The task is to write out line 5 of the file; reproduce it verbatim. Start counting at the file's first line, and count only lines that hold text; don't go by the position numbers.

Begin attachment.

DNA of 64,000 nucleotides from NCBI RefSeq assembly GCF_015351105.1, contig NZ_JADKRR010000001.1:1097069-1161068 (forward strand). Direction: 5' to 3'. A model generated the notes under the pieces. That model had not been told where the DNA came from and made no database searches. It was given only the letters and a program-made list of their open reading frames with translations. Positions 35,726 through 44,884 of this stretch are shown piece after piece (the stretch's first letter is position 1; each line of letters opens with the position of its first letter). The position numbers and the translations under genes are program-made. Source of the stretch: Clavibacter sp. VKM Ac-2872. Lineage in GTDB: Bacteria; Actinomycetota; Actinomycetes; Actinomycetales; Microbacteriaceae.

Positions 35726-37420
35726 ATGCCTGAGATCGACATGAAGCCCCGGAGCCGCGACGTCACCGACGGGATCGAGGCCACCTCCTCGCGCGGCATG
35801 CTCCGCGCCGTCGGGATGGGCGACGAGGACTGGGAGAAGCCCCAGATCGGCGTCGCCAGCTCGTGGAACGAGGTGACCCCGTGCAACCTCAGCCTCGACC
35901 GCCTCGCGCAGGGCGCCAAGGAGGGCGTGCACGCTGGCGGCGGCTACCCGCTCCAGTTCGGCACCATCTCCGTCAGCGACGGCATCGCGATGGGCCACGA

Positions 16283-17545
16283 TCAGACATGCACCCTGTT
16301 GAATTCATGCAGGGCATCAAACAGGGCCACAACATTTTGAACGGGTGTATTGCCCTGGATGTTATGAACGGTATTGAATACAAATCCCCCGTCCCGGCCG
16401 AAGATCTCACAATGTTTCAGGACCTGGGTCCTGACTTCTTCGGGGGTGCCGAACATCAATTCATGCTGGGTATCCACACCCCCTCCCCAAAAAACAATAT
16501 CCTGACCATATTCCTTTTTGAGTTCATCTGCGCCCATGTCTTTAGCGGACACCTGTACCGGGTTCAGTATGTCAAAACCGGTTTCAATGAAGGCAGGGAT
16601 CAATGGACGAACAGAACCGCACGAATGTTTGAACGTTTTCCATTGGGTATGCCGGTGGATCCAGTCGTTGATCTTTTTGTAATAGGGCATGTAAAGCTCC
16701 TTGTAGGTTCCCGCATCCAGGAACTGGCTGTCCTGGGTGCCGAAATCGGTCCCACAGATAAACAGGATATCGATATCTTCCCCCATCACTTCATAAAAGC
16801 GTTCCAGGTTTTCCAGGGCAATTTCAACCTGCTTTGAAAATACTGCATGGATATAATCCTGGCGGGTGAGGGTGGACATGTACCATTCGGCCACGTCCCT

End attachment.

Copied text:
35901 GCCTCGCGCAGGGCGCCAAGGAGGGCGTGCACGCTGGCGGCGGCTACCCGCTCCAGTTCGGCACCATCTCCGTCAGCGACGGCATCGCGATGGGCCACGA